The hype surrounding London's Roska is inescapable, and for good reason: his work is some of the freshest bass-driven beat music around. Though he's been throughout Europe and the UK several times, this April marks his first venture to North America, with high-profile stops in LA, San Francisco, and New York City. Check out tour dates after the jump! Read more »
Being an electronic pop act is a lot harder than it used to be.
It wasn't that long ago that lo-fi electronic pop was all the rage with the indie set—remember when The Postal Service was blowing everyone's mind in 2003? Whether cobbled together by a lone soldier in his bedroom, or assembled with old synths, some spare instrumentation, and often sparer musical ability, the music was ostensibly indie pop, owing a lot more to C86 and twee than it did Detroit techno or Chicago house. Now that 2010 has rolled around, the indie pendulum continues to swing back and forth between laptop producers and more traditional guitar-based instrumentation, but the simple act of being a DIY electronic act is no longer revolutionary. As such, new albums from High Places and Javelin, not to mention genre veterans Lali Puna, have a tougher hill to climb than their counterparts of a decade prior. Read more »
Sitting on the back of a truck rolling through foothills of the South African bush, Nthato Mokgata’s cell phone keeps cutting out. Yet the 24-year-old rapper/DJ/singer/graphic designer, better known as Spoek Mathambo, brims with cocksure swagger even while bouncing across the rural landscape to film a video with his dancers. When you’re as busy as this dude, sometimes you have to do the walk-and-talk. Read more »
It's good to know that the glittery soul and sexual shimmy of future-funk is alive and well in a city currently best known for its electro-house exports. Parisian producer Onra teams up his solid grooves with Olivier Daysoul's wacky falsetto on the dancefloor heater "Long Distance." Paying homage to his rave-minded peers with his super-compressed beat, Onra still keeps the boogie alive with a bouncing bassline, tons of spacey synth sounds, and a hook that rivals just about any of Daft Punk's catchy melodies. The music is brilliant in and of itself, allowing Daysoul's colorful vocal delivery to serve as the icing on the cake.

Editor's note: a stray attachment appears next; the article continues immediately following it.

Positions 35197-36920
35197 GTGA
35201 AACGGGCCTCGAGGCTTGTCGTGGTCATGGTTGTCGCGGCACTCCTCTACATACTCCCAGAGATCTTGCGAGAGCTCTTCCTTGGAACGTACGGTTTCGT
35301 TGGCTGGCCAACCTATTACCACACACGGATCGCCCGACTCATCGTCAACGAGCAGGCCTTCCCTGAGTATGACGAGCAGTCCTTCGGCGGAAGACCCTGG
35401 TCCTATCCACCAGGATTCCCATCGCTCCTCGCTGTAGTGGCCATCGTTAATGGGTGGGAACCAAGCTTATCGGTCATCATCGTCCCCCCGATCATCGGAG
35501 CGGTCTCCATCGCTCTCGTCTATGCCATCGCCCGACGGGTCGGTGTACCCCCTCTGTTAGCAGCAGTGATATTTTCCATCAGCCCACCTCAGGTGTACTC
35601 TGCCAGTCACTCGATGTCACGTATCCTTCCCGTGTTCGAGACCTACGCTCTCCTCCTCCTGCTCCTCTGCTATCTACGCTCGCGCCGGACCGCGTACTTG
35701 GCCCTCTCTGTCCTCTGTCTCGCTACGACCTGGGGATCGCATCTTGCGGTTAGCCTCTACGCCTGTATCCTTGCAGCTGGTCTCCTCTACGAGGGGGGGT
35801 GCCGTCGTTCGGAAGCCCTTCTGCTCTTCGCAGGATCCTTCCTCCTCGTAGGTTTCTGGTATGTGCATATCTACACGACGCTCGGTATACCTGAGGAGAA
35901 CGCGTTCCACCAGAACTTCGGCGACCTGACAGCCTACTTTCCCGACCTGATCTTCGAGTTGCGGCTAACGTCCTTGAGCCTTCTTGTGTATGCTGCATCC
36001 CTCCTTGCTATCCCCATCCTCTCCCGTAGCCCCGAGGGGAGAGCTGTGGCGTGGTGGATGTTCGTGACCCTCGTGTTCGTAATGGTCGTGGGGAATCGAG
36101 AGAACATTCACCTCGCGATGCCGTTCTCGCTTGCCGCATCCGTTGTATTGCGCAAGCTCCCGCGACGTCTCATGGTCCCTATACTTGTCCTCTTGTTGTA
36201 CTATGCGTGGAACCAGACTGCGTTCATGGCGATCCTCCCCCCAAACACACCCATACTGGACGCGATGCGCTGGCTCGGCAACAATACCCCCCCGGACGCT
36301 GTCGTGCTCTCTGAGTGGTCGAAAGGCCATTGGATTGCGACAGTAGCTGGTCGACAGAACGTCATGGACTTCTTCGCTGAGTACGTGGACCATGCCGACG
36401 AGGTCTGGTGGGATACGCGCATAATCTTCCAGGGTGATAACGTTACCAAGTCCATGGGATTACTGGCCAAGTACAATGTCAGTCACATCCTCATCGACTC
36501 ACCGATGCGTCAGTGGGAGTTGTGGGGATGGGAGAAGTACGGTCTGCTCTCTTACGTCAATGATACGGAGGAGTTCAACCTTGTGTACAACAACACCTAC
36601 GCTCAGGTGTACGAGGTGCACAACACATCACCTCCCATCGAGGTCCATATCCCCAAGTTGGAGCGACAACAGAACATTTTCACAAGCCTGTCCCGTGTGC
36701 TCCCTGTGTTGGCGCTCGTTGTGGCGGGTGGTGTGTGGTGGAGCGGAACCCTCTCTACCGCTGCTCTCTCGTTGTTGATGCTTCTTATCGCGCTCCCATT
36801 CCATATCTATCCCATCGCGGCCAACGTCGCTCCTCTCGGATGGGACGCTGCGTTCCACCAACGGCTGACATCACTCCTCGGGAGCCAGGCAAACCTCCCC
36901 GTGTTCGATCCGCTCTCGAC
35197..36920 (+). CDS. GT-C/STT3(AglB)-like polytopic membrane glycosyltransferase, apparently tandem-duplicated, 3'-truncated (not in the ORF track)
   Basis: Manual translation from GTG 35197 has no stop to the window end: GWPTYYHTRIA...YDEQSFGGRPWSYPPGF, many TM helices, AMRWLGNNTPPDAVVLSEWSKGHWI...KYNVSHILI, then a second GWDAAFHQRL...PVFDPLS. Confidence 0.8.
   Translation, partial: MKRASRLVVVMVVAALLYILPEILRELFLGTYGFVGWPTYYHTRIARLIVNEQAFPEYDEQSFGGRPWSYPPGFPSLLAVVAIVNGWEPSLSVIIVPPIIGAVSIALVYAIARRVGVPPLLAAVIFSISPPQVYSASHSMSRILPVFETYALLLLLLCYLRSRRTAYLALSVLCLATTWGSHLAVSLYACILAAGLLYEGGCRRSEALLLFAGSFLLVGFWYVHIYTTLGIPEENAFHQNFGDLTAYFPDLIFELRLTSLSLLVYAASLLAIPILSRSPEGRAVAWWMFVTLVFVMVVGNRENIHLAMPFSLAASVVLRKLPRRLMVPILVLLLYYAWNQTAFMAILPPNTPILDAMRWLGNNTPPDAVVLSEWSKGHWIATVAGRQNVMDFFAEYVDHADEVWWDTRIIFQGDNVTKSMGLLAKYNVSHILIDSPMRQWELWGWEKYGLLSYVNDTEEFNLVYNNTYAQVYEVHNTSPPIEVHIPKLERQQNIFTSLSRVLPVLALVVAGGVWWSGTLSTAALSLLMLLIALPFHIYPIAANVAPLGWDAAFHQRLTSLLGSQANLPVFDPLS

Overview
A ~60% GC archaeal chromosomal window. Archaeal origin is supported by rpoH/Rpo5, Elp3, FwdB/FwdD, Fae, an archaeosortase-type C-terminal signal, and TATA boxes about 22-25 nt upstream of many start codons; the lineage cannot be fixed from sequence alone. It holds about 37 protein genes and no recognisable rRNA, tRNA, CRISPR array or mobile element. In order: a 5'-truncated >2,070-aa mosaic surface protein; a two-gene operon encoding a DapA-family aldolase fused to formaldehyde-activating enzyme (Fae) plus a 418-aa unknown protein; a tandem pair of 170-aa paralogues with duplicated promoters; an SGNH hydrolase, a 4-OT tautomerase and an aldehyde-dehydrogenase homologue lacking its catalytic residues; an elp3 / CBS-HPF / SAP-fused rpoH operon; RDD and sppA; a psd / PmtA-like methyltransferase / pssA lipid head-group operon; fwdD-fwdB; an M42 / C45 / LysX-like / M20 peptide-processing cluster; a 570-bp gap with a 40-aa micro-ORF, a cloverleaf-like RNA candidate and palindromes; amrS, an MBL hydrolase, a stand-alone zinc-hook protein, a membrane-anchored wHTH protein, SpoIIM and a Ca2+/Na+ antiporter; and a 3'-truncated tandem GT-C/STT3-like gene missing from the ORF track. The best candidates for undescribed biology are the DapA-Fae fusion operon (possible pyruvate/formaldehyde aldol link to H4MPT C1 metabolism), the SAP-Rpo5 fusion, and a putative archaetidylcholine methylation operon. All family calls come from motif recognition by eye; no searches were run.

Joshua Harvey produces under a couple of monikers, namely The Count and Hervé, all of which propagate buzzing party beats meant for late-night dance-a-thons. From his Hervé project comes Harvey's latest single, Zombies, and this hyperactive club tune, "Hot! Drum Attack." The beat-heavy rave-up scales the heights of intensity many times over within its six minutes, as Harvey uses every punchy drum sound, tweaked vocal sample, and filtered synth at his disposal to get the job done right.
Variety can either be an enhancement or disaster on full-length album projects. In Nick Chacona’s case, cohesion steers his debut album, Love In The Middle, toward brilliance. Born wanderer, former XLR8R scribe, and prolific producer, Chacona artfully unites house, reggae, disco, and cosmic dance modes. Right off the bat, opener “Especial” brings percussive disco beats, reverby keys, and steady, dub-inspired bass pathways together at a sunny intersection. Read more »
VBS produced this great 16-minute piece on London's still-burgeoning pirate-radio scene. Read more »
Honey Soundsystem, San Francisco's paragon of gay disco and house parties, has released its first compilation. Brotherhood is a 13-track, unmixed CD of the best in underground queer dance music from around the world, featuring everyone from London's Filthy Luka to Oakland's very own Party Effects crew. Only 500 copies are available for purchase here so cum and get it while it's hot! Complete tracklisting after the jump. Read more »
Flight Facilities are quickly emerging as the best new thing in retro-house sounds, and this version of "Crave You" will only cement their reputation. With a monstrous proto-house bassline charging behind a sentimental piano chords, the path is cleared for Giselle's sultry vocals to enter and make the track into certifiable dancefloor fire. Sometimes recalling Debbie Harry if she was involved with golden-era Frankie Knuckles, "Crave You" is the sort of piece that will be heard everywhere in the coming months, from house nights to the gayest of afternoon brunch parties.
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